This is my best hypothesis so far 
  • Steamhead
    Steamhead Member Posts: 15,755
    Levie said:

    Here's a picture of the low point of the bead pipe that I want to add a drip line to you can see a replace piece of pipe where there was water sitting so it had pin holes

    With regard to the pic in this thread- I would simply loosen the union to the right of the hook, crack off the elbow to the left of the hook and replace it with a tee with the run (straight line) paralleling the wall. Then add a 2x3/4" tee for a main vent, then a 2x1" reducing 90° pointing down, and pipe a wet return from there back to the boiler.

    The radiator pic you posted earlier is actually cast-iron baseboard, which is certainly newer than the original installation. Can you post a pic of one of the older radiators, with close-ups of the shutoff valve (if you can find an original one with a lever that would be best) and whatever is on the return connection? I have a hunch this is some sort of Vapor system that's been seriously knuckleheaded.
    All Steamed Up, Inc.
    Towson, MD, USA
    Steam, Vapor & Hot-Water Heating Specialists
    Oil & Gas Burner Service
    Consulting
  • Levie
    Levie Member Posts: 52
    Steamhead said:
    Here's a picture of the low point of the bead pipe that I want to add a drip line to you can see a replace piece of pipe where there was water sitting so it had pin holes
    With regard to the pic in this thread- I would simply loosen the union to the right of the hook, crack off the elbow to the left of the hook and replace it with a tee with the run (straight line) paralleling the wall. Then add a 2x3/4" tee for a main vent, then a 2x1" reducing 90° pointing down, and pipe a wet return from there back to the boiler. The radiator pic you posted earlier is actually cast-iron baseboard, which is certainly newer than the original installation. Can you post a pic of one of the older radiators, with close-ups of the shutoff valve (if you can find an original one with a lever that would be best) and whatever is on the return connection? I have a hunch this is some sort of Vapor system that's been seriously knuckleheaded.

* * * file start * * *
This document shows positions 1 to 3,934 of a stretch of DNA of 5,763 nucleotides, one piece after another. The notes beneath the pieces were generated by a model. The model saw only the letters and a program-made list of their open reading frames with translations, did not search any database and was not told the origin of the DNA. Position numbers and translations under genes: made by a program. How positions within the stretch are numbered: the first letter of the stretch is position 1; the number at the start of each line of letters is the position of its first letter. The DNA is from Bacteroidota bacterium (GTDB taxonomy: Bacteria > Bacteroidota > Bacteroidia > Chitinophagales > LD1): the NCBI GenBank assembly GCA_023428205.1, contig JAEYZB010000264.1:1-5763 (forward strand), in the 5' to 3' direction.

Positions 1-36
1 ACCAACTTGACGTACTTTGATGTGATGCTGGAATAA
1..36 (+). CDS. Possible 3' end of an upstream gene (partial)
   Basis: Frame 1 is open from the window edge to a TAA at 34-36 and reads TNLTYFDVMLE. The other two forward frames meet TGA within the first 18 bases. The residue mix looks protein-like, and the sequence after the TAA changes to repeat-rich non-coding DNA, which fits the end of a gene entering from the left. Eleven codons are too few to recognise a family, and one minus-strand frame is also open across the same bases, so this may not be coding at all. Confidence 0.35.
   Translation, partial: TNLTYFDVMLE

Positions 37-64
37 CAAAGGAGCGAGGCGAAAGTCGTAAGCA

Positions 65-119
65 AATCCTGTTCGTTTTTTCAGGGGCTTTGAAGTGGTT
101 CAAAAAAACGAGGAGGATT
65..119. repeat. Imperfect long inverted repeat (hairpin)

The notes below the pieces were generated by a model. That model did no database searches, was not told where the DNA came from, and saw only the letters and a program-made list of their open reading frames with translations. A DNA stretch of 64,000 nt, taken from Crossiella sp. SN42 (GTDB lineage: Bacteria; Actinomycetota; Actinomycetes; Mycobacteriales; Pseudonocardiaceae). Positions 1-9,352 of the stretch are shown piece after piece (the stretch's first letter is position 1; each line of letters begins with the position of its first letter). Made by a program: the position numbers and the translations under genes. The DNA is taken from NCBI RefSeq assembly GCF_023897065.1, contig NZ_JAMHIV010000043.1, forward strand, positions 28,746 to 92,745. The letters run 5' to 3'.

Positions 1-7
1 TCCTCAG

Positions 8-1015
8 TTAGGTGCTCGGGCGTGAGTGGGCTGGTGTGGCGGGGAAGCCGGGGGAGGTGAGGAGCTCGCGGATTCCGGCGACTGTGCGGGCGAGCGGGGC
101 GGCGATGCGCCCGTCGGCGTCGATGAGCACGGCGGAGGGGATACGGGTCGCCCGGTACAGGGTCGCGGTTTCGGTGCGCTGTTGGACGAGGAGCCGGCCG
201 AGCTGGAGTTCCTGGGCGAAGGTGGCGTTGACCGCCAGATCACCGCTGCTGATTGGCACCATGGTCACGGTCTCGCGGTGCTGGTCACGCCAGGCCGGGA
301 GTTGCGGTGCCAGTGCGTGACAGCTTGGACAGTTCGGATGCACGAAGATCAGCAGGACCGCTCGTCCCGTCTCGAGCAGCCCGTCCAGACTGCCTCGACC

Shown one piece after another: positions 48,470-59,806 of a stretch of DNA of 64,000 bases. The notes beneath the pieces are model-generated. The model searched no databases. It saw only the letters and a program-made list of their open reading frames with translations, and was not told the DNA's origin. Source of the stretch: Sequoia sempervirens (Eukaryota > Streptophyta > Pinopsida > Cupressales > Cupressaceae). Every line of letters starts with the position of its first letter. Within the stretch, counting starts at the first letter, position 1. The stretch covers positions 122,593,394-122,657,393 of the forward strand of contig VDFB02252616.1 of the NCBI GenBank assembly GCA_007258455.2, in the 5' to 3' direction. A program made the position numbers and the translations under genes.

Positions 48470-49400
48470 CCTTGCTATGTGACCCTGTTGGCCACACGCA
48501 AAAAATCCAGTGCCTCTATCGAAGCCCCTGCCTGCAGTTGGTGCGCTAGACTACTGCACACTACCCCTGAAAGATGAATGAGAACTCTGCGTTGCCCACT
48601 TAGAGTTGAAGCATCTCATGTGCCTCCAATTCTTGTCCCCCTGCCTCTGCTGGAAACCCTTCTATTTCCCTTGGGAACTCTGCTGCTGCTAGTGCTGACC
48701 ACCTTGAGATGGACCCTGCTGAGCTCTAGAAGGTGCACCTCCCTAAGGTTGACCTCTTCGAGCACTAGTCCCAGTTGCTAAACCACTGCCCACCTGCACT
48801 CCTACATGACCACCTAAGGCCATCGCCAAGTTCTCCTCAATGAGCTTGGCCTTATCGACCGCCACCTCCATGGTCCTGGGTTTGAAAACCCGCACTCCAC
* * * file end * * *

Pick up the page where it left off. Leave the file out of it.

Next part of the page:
I like your piping idea
    I'll look to see if I could find any old radiators upstairs was occupied and I couldn't get it

    I don't see any banana shaped or otherwise interesting parts near the boiler but I do see a check valve on the wet return near the boiler

    Just two questions 
    Can I run the drip line as a dry return and then drop to the wet later on?
    Also if there is a vent at the end of that line do I must add one here too or is it just best practice?
  • Jamie Hall
    Jamie Hall Member Posts: 20,421
    I think I like @Steamhead 's idea. Take some more looking into. There may not necessarily have been any odd parts near the boiler -- or they may have been removed.

    The two questions -- yes, no.
    Br. Jamie, osb
    Building superintendent/caretaker, 7200 sq. ft. historic house museum with dependencies in New England
  • Levie
    Levie Member Posts: 52
    Thanks guys I'll let you know how it goes

    One last question is there any issue running copper for the return?
  • Steamhead
    Steamhead Member Posts: 15,755
    Levie said:

    Thanks guys I'll let you know how it goes

    One last question is there any issue running copper for the return?

    Not as long as no steam can enter it.
    All Steamed Up, Inc.
    Towson, MD, USA
    Steam, Vapor & Hot-Water Heating Specialists
    Oil & Gas Burner Service
    Consulting
  • Levie
    Levie Member Posts: 52
    So I can use copper for a dry return as long as it's after the air vent?
  • mattmia2
    mattmia2 Member Posts: 7,148
    No. dry returns can have steam in them in one pipe. You can really only use copper below the water line.

    Perhaps that pitch is off because someone changed the height of the boiler end of the man when they replaced the boiler?

    Is it possible those returns in the crawl space were below the water line of the original boiler which were usually much taller than a modern boiler? Ideally those returns would connect below the water line so that steam from one radiator can't enter another radiator through the return and to keep steam out of the return.